local communities but may require technical assistance from government
agencies and/or nongovernmental institutions and the private sector. Dikes
and water traps require the participation of the government and private
sector, primarily in management of the volume of water retained behind
these structures and in ensuring their safe and sound construction.
The construction costs of dikes can range from $10 000 to millions of
dollars, depending on the size of the river, the length and width of the
dikes, and the scale of the project. The cost of homemade structures is
minimal, since all of the materials are locally available. The cost of a
small water trap in Argentina has been estimated at between $130 and $170.
Effectiveness of the Technology
Diversion structures are very effective in reducing sediment erosion,
retaining runoff, and encouraging groundwater infiltration. Water traps
have been successfully used for more than 25 years in Argentina. They have
been very useful in controlling sedimentation, and reducing the risk of
flooding, within river basins.
Diversion structures are suitable for use in river basins where
sufficient volumes of water can be diverted and stored for later use.
Areas like Serra do Mar in southeastern Brazil, Falcón State in
Venezuela, or the San Juan River basin in Argentina are typical areas well
suited for the application of this technology.
- Diversion structures enable the use of water that normally would run
- Diversion structures provide some in-stream control of erosion and
- Diverted water may serve as a source for groundwater recharge.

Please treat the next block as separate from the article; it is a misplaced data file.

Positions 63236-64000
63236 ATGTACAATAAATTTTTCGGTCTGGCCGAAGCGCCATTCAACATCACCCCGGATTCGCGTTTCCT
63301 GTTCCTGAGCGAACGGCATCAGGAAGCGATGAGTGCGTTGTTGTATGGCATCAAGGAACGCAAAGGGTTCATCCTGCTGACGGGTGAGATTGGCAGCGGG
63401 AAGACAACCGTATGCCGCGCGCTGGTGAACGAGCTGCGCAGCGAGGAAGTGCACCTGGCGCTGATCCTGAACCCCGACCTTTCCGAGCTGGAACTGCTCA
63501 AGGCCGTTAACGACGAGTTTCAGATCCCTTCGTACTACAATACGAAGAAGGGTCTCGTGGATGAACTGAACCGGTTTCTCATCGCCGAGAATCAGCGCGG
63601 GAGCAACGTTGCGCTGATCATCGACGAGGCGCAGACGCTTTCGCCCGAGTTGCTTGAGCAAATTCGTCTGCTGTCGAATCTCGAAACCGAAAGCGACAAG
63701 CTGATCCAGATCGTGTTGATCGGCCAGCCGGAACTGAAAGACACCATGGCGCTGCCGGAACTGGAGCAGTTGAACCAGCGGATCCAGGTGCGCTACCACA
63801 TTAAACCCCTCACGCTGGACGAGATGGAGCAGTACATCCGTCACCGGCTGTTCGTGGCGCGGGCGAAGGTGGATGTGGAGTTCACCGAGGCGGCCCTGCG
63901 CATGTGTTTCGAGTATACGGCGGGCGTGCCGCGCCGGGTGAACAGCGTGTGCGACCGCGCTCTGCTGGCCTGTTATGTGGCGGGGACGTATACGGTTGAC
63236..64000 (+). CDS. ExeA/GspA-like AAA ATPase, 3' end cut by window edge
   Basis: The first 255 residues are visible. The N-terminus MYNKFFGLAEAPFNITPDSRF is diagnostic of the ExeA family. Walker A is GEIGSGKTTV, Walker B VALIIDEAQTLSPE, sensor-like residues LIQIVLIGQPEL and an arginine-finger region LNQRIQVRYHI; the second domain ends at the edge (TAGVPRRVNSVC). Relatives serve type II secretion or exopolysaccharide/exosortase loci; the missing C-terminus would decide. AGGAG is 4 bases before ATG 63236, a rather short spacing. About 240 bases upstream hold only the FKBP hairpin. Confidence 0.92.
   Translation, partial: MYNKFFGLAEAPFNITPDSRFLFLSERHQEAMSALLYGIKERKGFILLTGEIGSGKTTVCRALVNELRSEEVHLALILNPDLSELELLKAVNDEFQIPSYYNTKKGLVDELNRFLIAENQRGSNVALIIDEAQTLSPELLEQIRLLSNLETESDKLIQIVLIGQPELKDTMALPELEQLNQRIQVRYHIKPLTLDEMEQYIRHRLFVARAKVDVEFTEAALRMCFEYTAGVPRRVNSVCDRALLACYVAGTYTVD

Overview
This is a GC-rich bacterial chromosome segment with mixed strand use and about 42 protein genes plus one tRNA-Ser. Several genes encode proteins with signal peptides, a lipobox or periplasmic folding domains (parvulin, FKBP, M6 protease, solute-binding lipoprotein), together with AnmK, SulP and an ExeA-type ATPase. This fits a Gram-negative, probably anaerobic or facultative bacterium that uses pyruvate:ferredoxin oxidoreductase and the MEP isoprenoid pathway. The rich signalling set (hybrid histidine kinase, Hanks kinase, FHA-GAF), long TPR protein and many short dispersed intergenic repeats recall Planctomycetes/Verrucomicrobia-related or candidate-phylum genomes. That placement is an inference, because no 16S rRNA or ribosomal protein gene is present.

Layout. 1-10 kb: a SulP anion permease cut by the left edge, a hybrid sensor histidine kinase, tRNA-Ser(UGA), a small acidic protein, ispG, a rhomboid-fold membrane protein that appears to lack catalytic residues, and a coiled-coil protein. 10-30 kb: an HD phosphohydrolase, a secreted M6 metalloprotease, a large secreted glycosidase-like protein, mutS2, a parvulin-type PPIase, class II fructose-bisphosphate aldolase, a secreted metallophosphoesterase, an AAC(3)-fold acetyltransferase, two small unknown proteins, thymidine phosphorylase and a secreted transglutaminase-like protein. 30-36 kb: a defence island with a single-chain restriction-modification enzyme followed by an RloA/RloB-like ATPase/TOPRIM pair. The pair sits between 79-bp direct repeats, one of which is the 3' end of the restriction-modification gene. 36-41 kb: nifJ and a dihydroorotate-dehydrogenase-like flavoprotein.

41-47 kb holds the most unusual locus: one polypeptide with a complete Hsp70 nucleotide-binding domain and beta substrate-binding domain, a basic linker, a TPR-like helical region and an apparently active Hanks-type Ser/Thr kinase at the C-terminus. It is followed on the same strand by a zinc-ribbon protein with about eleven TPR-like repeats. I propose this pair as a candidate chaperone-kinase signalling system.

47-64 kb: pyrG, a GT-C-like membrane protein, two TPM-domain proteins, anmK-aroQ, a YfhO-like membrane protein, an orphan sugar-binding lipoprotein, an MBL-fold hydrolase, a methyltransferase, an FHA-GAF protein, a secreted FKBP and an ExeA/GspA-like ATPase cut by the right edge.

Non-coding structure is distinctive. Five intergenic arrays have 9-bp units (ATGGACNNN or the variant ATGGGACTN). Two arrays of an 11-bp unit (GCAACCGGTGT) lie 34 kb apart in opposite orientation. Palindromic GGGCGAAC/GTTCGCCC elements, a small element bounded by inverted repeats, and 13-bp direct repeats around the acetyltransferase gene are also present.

- Water velocities in river channels are reduced.
- Soil fertility is improved by retaining water on the land surface and
reducing soil loss.
- Retention of runoff may contribute to biodiversity and ecosystem
restoration by reducing erosion and retaining water on the land surface.
- Construction of diversion structures may disrupt vegetation.
- Structures may be breached by storms that exceed the design
- Structures may adversely affect aquatic flora and fauna by altering
flow patterns and flooding regimes.
Flow diversion structures are widely accepted among the
engineering community as a method to control erosion and sedimentation,
and augment water supply. Greater acceptance by local communities could
yield substantial local benefits.
Further Development of the Technology
It is important that more data on the performance and problems of
diversion structures be acquired in order to assess and suggest possible
improvements. Greater educational programming on the use of this
technology as a tool for river basin management should be planned and
Alberto I. J. Vich, Armando R. Pedrani, and Adriana
Mariani, Programa de Investigación y Desarrollo Manejo Ecológico
del Piedemonte, Instituto Argentino de Nivología, Glaciología
y Ciencias Ambientales, Unidad Ecología y Manejo de Cuencas Hídricas,
Casilla de Correo N° 330, 5500 Mendoza, Argentina. Tel. (64-61)
28-7029. Fax (64-61) 28-7029 / 28-7370. E-mail: firstname.lastname@example.org.
Marco Antonio Palermo, Departamento de Aguas y Energia
Elétrica do Estado de São Paulo (DAEE), Rua do Riachuelo
115, sala 415, 01007-000 São Paulo, Brasil. Tel. (55-11)974-0350 /
258-4595. Fax (55-11)258-4595.
Carmen Fermín, Dirección de Hidrología y
Meteorología, Ministerio del Ambiente y de los Recursos Naturales
Renovables (MARNR), Esquina Camejo, Edificio Camejo, 5° piso,
Caracas, Venezuela. Tel. (58-02)408-1952. Fax (58-2)545-0607. E-mail: